It’s probably unfair for me to review Shadow of the Tomb Raider so soon after Spider-Man. My viewpoint is skewed because Spider-Man is clearly the better game. It’s also unfair because I’m not a professional videogame reviewer, though I feel compelled to write reviews; I feel that one game is better than the other, but I struggle to explain why I feel that way.
I’ll start with Shadow of the Tomb Raider‘s positive qualities: The graphics are beautiful and lush. The jungles, rain forests, and tombs are rendered in detail. When you activate Lara Croft’s survival instincts or have her take a perception potion, you can make out the highlighted features without the effects obscuring object features.
Given my initial criticism of Spider-Man, I particularly like that the difficulty level of Shadow of the Tomb Raider can be set separately for combat, exploration, and puzzles. Of course, I set them all to ‘easy’, and I needed it. Unlike Spider-Man, the Easy difficulty in Shadow of the Tomb Raider apparently adjusts the timing windows for various actions so I could do most of Lara Croft’s famous platform antics, and when I failed I usually could get through things with only a couple of repeats.
The gameplay: If you’ve played the previous two Lara Croft games since its 2013 reboot, Tomb Raider and Rise of the Tomb Raider, it’s more of the same: tombs to raid, crypts to plunder, puzzles to solve, collectibles for gear or achievements, bad guys to fight. Here’s where my powers of description fail me: overall, the gameplay doesn’t feel as rewarding as it did in the previous games. When I finished Rise of the Tomb Raider‘s main story, I wanted to go back and complete all the puzzles and collectibles I’d missed along the way. In Shadow of the Tomb Raider, once the story was finished, I was done; I didn’t feel there was any joy to be had by continuing the game.
The story: Basically, it’s the usual. Lara follows clues left behind by ancient monuments that take her to South America, battling the forces of Trinity, looking for a mystical artifact that can save or destroy the world. Unlike the previous two Lara Croft, I didn’t see that there was much of a character arc for Lara; she starts out a cold-stone killer and stays that way throughout the game. There are some emotional beats, but at this point in the series they feel stale, like seeing Bruce Wayne’s parents gunned down in the alley yet again.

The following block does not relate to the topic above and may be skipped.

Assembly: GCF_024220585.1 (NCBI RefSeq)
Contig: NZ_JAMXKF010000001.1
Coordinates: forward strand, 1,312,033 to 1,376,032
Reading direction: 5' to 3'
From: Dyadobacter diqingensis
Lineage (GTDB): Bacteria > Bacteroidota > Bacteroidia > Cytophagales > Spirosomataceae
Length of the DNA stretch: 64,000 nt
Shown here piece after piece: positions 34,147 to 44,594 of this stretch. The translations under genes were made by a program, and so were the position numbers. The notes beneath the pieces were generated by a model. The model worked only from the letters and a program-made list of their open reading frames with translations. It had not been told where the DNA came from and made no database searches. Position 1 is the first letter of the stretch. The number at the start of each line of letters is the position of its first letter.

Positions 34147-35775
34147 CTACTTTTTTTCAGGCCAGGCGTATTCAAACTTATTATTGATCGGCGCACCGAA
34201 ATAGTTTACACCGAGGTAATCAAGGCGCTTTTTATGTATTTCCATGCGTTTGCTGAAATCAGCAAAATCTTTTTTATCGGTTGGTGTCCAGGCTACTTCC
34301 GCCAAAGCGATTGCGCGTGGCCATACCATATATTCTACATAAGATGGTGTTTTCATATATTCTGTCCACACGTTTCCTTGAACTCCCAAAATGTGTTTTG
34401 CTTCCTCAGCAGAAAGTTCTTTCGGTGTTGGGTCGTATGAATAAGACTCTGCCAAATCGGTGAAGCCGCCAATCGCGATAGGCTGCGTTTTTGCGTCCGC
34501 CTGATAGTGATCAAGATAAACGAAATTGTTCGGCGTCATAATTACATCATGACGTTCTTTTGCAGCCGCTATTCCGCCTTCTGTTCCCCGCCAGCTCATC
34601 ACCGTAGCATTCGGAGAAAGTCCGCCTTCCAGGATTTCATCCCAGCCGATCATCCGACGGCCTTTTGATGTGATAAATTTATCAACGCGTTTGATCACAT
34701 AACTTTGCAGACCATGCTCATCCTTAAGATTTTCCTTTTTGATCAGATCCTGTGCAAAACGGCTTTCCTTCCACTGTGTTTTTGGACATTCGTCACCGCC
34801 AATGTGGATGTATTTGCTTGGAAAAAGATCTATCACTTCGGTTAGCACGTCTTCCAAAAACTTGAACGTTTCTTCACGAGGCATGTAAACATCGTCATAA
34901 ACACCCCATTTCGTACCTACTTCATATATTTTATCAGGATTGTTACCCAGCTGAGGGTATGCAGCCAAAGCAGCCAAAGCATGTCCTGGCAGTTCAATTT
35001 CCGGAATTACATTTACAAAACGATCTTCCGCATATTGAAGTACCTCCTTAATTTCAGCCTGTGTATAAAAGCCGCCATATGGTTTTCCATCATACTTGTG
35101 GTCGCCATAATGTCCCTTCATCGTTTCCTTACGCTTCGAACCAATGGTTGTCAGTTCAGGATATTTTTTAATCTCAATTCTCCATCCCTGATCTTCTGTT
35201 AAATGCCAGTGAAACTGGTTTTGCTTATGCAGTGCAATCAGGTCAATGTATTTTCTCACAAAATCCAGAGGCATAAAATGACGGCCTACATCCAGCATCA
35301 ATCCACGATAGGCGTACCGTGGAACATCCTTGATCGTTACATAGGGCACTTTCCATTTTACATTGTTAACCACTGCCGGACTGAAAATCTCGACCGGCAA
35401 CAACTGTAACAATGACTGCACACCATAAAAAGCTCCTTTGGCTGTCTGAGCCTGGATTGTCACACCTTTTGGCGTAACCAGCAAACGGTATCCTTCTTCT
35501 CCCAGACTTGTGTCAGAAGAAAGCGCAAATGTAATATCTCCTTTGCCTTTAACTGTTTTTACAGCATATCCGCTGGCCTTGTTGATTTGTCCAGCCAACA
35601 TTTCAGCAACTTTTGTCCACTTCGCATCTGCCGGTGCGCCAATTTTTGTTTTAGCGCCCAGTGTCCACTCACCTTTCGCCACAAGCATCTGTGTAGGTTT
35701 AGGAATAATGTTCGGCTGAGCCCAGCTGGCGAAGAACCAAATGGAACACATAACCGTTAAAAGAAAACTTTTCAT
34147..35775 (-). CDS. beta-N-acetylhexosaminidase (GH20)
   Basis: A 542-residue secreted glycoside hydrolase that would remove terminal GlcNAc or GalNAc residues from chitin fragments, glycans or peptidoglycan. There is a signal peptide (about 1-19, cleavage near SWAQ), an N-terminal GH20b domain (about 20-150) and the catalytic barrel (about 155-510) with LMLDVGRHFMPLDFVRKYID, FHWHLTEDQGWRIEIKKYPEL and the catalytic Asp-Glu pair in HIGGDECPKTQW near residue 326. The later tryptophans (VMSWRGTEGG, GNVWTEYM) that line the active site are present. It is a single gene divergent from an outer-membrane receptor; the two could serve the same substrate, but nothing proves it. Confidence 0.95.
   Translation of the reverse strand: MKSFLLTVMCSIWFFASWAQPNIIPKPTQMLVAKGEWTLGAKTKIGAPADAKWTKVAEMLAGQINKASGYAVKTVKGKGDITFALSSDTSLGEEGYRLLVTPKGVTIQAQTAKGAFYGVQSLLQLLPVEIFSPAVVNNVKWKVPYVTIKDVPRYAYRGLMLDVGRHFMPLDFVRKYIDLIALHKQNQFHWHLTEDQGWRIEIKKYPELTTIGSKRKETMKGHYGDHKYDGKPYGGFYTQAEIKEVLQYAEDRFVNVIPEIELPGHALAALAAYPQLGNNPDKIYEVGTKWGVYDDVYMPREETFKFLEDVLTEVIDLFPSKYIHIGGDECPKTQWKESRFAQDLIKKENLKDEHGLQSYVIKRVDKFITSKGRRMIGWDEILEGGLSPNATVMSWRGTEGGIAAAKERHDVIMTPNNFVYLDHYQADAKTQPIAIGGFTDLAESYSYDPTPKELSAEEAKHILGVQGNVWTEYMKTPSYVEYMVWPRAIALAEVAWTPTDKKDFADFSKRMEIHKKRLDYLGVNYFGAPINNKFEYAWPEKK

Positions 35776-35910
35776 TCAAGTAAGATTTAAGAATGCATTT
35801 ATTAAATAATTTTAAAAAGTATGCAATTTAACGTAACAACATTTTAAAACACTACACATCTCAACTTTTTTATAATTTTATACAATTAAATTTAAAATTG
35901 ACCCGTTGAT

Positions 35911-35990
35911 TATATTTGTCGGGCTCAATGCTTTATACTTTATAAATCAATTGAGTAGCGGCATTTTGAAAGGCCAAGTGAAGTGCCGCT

Voice acting: Here’s is where Shadow of the Tomb Raider definitely falls behind Spider-Man. I know that voice acting for a massive videogame like this is a tough job; there are hundreds if not thousands of lines to be recorded, including endless descriptions for every collectible. But the Spider-Man voice actors make it all sound fresh and engaging. The voice actors in Shadow of the Tomb Raider, especially Camilla Luddington as Lara Croft, sound tired and flat by comparison. Only during the cut scenes do the voices even have a semblance of life.
The exception is the main villain, but he has fewer lines since he speaks only during the cinematic intervals. The actor Carlos Leal, playing the leader of Trinity, sounds like he’s having fun being Lara’s antagonist.
If you’re a fan of the Tomb Raider series, the game does fill out the trilogy and brings Lara Croft to the point she was in the first game from the 90s. It’s certainly worth playing for that reason. But if the story of Lara Croft doesn’t compel you, and you have a PS4, I’d recommend Spider-Man instead.
Edit: I forgot to make this point in my original review: It’s probably my imagination, but the latest computer model of Lara Croft looks a little more breast-and-butt heavy compared to the two earlier games. It’s as if they were pandering to the male audience as they did in the 1990s version.
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